What is Big Think?  

We are Big Idea Hunters…

We live in a time of information abundance, which far too many of us see as information overload. With the sum total of human knowledge, past and present, at our fingertips, we’re faced with a crisis of attention: which ideas should we engage with, and why? Big Think is an evolving roadmap to the best thinking on the planet — the ideas that can help you think flexibly and act decisively in a multivariate world.

A word about Big Ideas and Themes — The architecture of Big Think

Big ideas are lenses for envisioning the future. Every article and video on bigthink.com and on our learning platforms is based on an emerging “big idea” that is significant, widely relevant, and actionable. We’re sifting the noise for the questions and insights that have the power to change all of our lives, for decades to come. For example, reverse-engineering is a big idea in that the concept is increasingly useful across multiple disciplines, from education to nanotechnology.

Themes are the seven broad umbrellas under which we organize the hundreds of big ideas that populate Big Think. They include New World Order, Earth and Beyond, 21st Century Living, Going Mental, Extreme Biology, Power and Influence, and Inventing the Future.

Big Think Features:

12,000+ Expert Videos


Browse videos featuring experts across a wide range of disciplines, from personal health to business leadership to neuroscience.

Watch videos

World Renowned Bloggers


Big Think’s contributors offer expert analysis of the big ideas behind the news.

Go to blogs

Big Think Edge


Big Think’s Edge learning platform for career mentorship and professional development provides engaging and actionable courses delivered by the people who are shaping our future.

Find out more
With rendition switcher


Virginia Postrel: Well there is a philosophy, but it’s not a simple creed. Which is hard for people to understand sometimes because I’ve edited this libertarian magazine for 10 years. And a lot of people think that can be summed up as something like government is bad, which I don’t believe. Or even freedom is good, which I do believe; but then what do you mean by freedom and exactly how do you express it? I think that there is a belief in potential of the individual, and individuals who join together to do things . . . voluntarily joining together to do things, creating institutions. I have a great belief in the value of learning as both an individual endeavor and a social endeavor. And a lot of what “The Future and Its Enemies” is really about at its core is how societies learn. And in some sense whether there’s some places you shouldn’t go, and whether it’s okay to have open-ended learning. How you find improvement. I have a sort of belief that we only get one life, and that while some people would take that to mean, you know, “Oh you should just be cool to other people,” I take it to mean that you really need to value other people’s lives and your own, and to maximize what you do with your life, and to recognize the value of other people’s lives as well. And looks to ways to improve the quality of the lives of others as well as yourself. And by the way, I don’t think there is anything wrong . . . This is not some sort of self abnegation. I believe that people should look to do well by themselves as well. But I like the Scottish philosophers that I very much admire from the 18th century. Hume and Smith and those people. I put a very high value on sympathy and empathy, and this sort of morale imagination to put yourself in another person’s place.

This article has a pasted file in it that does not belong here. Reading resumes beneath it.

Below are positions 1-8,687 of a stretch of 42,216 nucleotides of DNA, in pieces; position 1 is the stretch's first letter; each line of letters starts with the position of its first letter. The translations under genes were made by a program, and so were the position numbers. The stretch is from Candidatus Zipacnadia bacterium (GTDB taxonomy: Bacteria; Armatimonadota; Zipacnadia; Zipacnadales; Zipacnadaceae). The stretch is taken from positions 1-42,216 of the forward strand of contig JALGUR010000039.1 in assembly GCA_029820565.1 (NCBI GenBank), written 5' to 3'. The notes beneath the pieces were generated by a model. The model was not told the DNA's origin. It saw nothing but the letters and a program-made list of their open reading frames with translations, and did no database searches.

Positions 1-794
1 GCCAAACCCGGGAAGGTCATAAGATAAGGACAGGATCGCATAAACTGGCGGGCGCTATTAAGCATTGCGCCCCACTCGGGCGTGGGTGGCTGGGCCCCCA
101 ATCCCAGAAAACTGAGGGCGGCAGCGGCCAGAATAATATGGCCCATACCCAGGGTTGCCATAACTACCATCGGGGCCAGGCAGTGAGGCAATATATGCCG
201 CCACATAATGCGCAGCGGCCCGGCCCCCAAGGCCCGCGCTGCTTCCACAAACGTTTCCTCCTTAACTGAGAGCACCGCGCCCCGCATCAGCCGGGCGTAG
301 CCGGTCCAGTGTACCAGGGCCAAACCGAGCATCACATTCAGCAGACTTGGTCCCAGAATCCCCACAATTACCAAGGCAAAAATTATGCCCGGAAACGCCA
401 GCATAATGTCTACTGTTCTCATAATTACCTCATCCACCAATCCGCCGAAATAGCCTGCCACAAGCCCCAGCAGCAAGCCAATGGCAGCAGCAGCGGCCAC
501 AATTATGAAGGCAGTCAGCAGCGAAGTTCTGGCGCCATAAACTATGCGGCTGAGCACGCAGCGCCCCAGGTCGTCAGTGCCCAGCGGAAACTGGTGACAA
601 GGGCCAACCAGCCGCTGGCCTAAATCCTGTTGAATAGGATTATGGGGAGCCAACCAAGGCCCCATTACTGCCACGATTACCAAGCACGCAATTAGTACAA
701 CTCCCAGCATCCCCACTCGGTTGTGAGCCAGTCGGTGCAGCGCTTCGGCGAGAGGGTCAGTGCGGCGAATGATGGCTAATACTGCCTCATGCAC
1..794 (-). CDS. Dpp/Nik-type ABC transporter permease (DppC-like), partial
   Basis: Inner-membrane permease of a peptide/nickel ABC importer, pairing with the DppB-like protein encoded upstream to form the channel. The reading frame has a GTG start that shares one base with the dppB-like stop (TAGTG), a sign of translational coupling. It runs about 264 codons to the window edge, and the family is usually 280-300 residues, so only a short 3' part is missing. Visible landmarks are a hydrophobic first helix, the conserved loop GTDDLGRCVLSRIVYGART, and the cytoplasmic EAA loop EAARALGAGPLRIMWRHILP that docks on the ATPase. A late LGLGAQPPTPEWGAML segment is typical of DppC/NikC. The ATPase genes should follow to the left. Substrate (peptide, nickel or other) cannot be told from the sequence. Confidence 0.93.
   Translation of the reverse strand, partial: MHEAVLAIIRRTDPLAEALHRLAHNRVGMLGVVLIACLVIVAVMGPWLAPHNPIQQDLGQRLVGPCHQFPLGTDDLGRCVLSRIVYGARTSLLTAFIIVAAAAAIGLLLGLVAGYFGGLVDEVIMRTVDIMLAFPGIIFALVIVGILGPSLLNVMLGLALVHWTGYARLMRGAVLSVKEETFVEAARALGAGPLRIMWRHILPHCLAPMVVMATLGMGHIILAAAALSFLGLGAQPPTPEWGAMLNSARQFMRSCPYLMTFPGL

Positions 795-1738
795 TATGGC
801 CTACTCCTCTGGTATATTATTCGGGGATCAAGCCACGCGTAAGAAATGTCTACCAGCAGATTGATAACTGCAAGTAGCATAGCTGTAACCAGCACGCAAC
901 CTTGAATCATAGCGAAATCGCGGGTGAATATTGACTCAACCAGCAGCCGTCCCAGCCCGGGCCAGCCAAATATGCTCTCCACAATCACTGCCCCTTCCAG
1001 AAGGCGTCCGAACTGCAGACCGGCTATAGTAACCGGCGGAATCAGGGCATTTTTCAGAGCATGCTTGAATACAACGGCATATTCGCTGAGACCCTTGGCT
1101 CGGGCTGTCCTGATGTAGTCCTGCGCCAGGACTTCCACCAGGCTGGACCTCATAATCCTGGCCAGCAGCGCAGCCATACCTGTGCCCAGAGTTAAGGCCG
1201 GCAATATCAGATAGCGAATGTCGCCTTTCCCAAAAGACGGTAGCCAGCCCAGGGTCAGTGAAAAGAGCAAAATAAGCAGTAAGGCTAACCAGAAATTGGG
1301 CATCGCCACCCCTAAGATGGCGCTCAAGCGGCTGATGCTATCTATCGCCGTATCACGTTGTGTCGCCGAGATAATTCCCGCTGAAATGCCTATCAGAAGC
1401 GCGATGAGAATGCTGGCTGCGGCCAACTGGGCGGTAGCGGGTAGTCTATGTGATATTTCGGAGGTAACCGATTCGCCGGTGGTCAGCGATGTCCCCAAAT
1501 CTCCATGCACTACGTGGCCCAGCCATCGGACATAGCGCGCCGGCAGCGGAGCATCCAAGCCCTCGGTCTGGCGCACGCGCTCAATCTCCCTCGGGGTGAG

Re: What do you believe?

Newsletter: Share: